The sum of the digits of 41 is 5, and 41-5 = 36. The digital root of 36 is 3+6 = 9, which, as explained above, demonstrates that it is divisible by nine.
The sum of the digits of 35967930 is 3+5+9+6+7+9+3+0 = 42, and 35967930-42 = 35967888. The digital root of 35967888 is 3+5+9+6+7+8+8+8 = 54, 5+4 = 9.
Subtracting two base-10 positive integers that are transpositions of each other yields a number that is a whole multiple of nine. Examples:
41 - 14 = 27 (2 + 7 = 9)

36957930 - 35967930 = 990000, a multiple of nine.
This works regardless of the number of digits that are transposed. For example, the largest transposition of 35967930 is 99765330 (all digits in descending order) and its smallest transposition is 03356799 (all digits in ascending order); subtracting pairs of these numbers produces:
99765330 - 35967930 = 63797400; 6+3+7+9+7+4+0+0 = 36; 3+6 = 9.
99765330 - 03356799 = 96408531; 9+6+4+0+8+5+3+1 = 36; 3+6 = 9.
35967930 - 03356799 = 32611131; 3+2+6+1+1+1+3+1 = 18; 1+8 = 9.

Casting out nines is a quick way of testing the calculations of sums, differences, products, and quotients of integers, known as long ago as the 12th Century.

Every prime in a Cunningham chain of the first kind with a length of 4 or greater is congruent to 9 mod 10 (the only exception being the chain 2, 5, 11, 23, 47).

Six recurring nines appear in the decimal places 762 through 767 of pi. This is known as the Feynman point.
If an odd perfect number is of the form 36k + 9, it has at least nine distinct prime factors.
If you divide a number by the amount of 9s corresponding to its number of digits, the number is turned into a repeating decimal. (e.g. 274/999 = 0.274274274274...)

Nine is the binary complement of number six:
9 = 1001
6 = 0110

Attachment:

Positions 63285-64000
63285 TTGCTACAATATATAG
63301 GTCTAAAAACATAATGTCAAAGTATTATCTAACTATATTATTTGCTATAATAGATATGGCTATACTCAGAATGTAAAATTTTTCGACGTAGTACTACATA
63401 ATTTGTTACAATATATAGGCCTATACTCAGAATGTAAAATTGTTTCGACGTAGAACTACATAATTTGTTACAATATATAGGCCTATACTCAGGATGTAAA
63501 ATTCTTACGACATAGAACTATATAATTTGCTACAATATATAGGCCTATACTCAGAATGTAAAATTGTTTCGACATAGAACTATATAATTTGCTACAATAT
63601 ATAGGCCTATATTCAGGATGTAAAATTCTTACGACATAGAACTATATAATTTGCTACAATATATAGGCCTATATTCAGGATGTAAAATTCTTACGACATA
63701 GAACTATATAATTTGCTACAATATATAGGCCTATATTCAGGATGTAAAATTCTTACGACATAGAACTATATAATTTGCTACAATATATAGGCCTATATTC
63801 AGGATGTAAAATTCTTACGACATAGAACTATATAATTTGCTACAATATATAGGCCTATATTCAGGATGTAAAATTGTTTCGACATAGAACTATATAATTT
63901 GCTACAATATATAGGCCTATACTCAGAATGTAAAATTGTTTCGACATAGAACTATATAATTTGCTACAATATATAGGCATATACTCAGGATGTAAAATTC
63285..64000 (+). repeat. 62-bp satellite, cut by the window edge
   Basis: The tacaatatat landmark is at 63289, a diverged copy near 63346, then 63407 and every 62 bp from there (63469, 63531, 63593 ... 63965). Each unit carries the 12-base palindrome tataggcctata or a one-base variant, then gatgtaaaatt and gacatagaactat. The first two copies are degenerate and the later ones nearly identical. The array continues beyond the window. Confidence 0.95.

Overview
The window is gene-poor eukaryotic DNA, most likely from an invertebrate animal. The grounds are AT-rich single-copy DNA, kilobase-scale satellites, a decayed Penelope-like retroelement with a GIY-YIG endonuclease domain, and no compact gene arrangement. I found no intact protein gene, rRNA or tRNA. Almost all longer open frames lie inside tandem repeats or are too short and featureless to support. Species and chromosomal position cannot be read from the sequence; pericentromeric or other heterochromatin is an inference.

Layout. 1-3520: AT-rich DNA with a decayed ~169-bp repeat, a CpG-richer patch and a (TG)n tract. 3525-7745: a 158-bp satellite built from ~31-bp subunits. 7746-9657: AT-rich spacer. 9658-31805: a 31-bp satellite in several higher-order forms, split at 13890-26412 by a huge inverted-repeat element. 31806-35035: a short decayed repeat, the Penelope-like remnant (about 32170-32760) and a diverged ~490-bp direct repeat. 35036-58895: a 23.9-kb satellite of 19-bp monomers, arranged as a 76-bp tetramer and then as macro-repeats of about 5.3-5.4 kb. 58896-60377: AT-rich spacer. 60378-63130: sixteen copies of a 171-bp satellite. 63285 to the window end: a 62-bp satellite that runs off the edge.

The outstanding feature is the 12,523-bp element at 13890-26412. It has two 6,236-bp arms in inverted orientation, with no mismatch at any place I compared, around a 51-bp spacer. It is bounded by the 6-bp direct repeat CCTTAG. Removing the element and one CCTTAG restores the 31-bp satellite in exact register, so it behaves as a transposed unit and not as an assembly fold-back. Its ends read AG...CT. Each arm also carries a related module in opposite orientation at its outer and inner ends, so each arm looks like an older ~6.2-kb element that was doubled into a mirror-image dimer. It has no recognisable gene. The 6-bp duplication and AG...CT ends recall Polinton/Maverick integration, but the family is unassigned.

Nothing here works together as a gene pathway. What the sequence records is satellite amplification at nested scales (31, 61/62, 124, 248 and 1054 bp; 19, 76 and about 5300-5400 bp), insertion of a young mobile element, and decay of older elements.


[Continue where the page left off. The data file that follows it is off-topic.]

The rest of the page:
1. Like your shading and the stippling that you did. 'Nzeppel is one of my favorite tangles.

1. Sorry about the double link. Hit the wrong key. The one for this challenge is #4

2. I love your 'Nzeppel Roy. I like the (vague) contrast.
And I owe you a BIG thank you for making me draw this difficult tangle.

3. I am glad that you kind of, nicely of course, force us into doing somethings that we don't particularly like. I think we don't like them because we can't do them. This challenge makes us pay attention, and then we find out we actually like the tangle. Thanks again also, Roy, for being so kind about my sensitive ears :)

4. I don't think this will ever be one of my favorite tangles, but I'm like Jean, I have to thank you Roy for making me think outside my comfort zone and learn something new to me. That's one reason I like to participate in challenges they keep me from falling into only what comfortable.

5. Thanks again, Roy! I really enjoy your blog :)

6. All done! This one was more challenging to get a unique take.

7. One of my favourite tangles - thanks Roy, had fun with this one :)

8. Thanks for introducing to me to this tangle! It has quickly become a new favorite of mine.

9. and I didn't mean to double link. I thought I mis-clicked the first time. If you're able to delete entries go ahead and delete my first one. It was the wrong link anyway. It jumps to my comment section instead of the top of my post.